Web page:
Friday, November 6, 2009

Where there's smoke, there's fire

A photographer from the Long Beach Press Telegram captured the moment on camera as a firefighter gently brought Ellen back to life with an oxygen mask.

For years, I harbored a fear that I knew was irrational: that my home would burst into flames in my absence.

The phobia wasn’t fostered because I own items with great monetary value. It’s my animals I worry about—that they will end up as tiny charred bodies in a closet, suffocating to death, wondering where I was when they needed saving.

At least, I used to think it was a completely irrational fear. Until I met my friend Danny Parizek in Los Angeles.

Shortly before we became acquainted, Danny was on a day trip to San Diego on Christmas Eve 1999 when he got the phone call that plays in my worst nightmares. His brother was on the line with bad news. The apartment occupied by him and his partner was on fire.

“We raced back,” Danny said.

The apartment building had been constructed in the 1920s to house naval officers. The suspected cause of the fire was faulty wiring going to a hallway closet light.

Danny remembers that when they got inside their place that night, the Christmas tree stood in the living room, its melted ornaments still attached. All possessions were destroyed. But that wasn’t the worst of it.

Their two cats had been trapped inside during the fire. Jack, a three-month-old kitten, had sought refuge under the bed. He was dead.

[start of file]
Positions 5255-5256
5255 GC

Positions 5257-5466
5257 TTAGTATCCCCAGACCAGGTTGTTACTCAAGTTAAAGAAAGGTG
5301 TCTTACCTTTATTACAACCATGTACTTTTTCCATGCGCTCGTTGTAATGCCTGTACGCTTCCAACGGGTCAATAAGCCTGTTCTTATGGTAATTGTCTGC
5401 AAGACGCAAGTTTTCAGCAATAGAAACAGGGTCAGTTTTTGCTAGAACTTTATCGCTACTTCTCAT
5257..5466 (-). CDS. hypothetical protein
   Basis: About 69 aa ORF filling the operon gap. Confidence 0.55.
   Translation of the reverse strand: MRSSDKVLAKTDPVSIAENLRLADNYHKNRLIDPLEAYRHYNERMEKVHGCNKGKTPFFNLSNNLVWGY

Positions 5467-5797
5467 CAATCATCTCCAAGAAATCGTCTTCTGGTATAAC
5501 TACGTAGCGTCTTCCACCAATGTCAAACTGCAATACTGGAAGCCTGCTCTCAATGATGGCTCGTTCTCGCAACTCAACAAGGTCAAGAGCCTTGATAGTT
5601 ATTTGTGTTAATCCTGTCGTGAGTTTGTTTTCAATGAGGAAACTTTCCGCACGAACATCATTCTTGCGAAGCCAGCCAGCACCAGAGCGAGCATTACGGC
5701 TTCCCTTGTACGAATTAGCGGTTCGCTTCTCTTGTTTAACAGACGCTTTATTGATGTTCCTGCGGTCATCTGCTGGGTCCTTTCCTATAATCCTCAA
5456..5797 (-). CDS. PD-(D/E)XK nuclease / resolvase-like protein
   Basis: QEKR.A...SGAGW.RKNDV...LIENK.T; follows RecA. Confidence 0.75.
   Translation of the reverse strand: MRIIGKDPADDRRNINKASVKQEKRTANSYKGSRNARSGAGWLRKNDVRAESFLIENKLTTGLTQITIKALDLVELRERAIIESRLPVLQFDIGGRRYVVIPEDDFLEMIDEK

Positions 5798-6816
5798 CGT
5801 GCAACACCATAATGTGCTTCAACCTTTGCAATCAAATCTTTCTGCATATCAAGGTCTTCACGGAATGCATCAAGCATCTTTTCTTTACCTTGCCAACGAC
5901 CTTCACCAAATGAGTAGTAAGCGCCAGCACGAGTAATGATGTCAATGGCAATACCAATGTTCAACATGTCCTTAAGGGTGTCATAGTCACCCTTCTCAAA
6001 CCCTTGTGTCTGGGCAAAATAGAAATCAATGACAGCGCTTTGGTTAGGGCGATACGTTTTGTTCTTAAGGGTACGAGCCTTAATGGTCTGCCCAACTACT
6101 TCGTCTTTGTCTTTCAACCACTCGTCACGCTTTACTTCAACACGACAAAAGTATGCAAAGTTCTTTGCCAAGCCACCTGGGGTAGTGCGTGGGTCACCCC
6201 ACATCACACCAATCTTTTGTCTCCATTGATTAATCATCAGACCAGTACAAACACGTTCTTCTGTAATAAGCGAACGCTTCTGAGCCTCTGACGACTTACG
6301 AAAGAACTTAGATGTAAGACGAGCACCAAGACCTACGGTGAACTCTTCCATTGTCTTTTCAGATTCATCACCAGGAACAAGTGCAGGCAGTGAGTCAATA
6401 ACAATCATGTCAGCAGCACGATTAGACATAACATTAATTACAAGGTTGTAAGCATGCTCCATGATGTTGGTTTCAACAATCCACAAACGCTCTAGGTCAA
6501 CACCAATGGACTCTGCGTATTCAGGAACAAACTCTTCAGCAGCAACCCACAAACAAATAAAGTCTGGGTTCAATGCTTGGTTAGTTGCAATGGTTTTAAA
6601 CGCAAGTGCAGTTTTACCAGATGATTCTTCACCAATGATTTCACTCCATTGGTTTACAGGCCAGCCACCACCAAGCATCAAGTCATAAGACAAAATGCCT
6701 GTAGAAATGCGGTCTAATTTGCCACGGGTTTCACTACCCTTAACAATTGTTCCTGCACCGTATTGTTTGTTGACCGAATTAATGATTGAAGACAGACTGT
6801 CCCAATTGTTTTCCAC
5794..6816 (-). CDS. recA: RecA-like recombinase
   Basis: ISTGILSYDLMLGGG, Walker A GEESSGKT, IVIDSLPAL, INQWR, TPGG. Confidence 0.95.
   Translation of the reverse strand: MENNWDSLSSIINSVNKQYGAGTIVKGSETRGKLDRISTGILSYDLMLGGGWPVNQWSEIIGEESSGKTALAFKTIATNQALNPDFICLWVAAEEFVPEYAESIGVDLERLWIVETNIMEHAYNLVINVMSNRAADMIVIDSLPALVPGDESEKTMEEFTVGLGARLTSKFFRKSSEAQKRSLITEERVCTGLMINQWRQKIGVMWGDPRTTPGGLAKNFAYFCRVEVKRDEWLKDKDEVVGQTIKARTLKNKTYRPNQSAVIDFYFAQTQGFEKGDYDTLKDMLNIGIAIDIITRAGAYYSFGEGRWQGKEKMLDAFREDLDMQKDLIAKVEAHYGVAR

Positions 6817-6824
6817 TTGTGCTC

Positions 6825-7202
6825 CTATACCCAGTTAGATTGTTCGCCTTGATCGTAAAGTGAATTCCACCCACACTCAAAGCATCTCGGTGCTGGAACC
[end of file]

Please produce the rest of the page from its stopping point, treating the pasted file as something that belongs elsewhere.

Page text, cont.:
“We were devastated, we were heartbroken,” Danny said. “We wouldn’t wish a fire on our worst enemy.”

But this horrible tragedy was wrapped in a miracle.

Three-year-old Ellen was more savvy than baby Jack, and stationed herself at the only open window. There in the front room, she managed to breathe in clean air and survived until firefighters arrived to douse the flames.

As for me, I'm like a mother with children. Not truly relaxed unless I see my babies are safe in front of my eyes. But for now, I'm trying to let my fear of fire go up in flames.


Anonymous said...

I loved it. Very well done. It brings back that terrible day for me, but the greatest gift is that Ellen is still alive and running our house. She is supported by two other cats and two dogs. She truly was given another chance that day. Thank you for elegantly bringing up the past and doing it with grace. Great job.

Anonymous said...

This message is for Ellen's owner: I can only imagine your horror at the time this happened. And even now I feel your heartache as you recall that terrible day. But I applaud you for letting Carreen write the story because although in your particular case, there can be no blame whatsoever attached, it is a wake up call for animal owners/lovers everywhere. To ensure that they never take chances on anything electrical that they suspect may be faulty, that they check and double check that plug in appliances are unplugged, not just turned off, before they leave home, etc. In printing this story, a profound message has been delivered. Thank you for caring enough to let it be told.
And kudos to the dedicated firefighter who took care of your Ellen.

Carreen Maloney said...

Sciguy4: It wasn't an easy story to tell because I still remember the pain you went through losing your beloved Jack. Yet Ellen's survival was truly a miracle of Fate.
Anonymous: So true that this is a wake-up call. While nothing could have been done to prevent the fire in this instance, there are times that human error is the root cause of a tragic event.